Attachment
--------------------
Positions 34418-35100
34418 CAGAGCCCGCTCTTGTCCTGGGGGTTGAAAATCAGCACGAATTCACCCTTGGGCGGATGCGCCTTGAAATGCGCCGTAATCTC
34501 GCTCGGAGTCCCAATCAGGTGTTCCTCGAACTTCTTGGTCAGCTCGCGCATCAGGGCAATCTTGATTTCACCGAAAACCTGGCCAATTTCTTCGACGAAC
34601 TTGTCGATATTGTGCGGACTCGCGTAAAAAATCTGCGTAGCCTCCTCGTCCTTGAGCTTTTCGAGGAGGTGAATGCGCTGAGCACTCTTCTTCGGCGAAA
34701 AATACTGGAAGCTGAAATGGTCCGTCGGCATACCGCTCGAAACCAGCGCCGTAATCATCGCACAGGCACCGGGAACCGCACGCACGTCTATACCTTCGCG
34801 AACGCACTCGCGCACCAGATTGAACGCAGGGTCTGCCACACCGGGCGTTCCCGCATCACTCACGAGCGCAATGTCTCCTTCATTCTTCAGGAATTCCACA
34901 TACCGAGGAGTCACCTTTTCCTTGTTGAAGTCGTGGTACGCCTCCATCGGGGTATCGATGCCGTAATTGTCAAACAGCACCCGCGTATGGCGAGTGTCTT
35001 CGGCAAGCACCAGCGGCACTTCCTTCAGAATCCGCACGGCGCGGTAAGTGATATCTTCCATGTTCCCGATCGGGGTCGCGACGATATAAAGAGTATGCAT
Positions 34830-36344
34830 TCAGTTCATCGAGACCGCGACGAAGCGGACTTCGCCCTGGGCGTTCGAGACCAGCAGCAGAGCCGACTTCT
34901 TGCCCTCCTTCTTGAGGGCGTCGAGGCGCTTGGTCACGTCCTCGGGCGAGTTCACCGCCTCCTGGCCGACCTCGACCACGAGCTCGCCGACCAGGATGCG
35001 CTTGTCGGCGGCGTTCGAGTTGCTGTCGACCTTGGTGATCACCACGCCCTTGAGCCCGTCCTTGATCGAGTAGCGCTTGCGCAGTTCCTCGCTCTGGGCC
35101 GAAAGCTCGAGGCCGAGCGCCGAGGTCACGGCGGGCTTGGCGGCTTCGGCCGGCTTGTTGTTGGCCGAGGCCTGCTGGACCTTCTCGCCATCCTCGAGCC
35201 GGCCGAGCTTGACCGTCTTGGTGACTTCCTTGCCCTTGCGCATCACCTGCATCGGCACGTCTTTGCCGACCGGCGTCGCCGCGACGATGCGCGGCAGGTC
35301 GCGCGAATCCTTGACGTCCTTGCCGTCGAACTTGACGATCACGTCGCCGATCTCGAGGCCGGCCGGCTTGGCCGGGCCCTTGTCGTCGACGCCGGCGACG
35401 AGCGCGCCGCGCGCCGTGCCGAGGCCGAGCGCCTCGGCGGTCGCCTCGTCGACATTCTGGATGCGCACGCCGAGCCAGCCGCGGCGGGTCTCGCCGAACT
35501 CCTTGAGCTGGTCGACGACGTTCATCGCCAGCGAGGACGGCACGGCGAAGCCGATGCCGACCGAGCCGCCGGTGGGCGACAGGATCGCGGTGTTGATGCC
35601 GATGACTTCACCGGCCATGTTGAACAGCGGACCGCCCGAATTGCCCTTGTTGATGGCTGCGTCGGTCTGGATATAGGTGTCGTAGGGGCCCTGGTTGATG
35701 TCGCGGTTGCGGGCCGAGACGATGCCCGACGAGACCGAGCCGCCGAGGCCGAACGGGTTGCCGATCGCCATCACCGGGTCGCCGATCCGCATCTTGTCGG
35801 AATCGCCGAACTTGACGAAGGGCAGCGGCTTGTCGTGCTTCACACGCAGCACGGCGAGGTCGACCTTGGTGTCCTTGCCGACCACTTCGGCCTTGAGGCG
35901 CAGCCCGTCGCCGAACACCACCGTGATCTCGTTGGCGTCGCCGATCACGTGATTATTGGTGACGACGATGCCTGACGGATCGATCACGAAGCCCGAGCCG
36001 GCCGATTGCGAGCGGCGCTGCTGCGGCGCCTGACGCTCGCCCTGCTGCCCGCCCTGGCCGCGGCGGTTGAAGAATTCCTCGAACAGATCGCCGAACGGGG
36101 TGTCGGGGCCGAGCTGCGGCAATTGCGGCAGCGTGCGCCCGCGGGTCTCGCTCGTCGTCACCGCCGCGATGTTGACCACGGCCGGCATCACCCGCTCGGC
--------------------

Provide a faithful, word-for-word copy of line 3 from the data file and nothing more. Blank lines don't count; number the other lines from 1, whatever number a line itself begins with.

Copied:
34501 GCTCGGAGTCCCAATCAGGTGTTCCTCGAACTTCTTGGTCAGCTCGCGCATCAGGGCAATCTTGATTTCACCGAAAACCTGGCCAATTTCTTCGACGAAC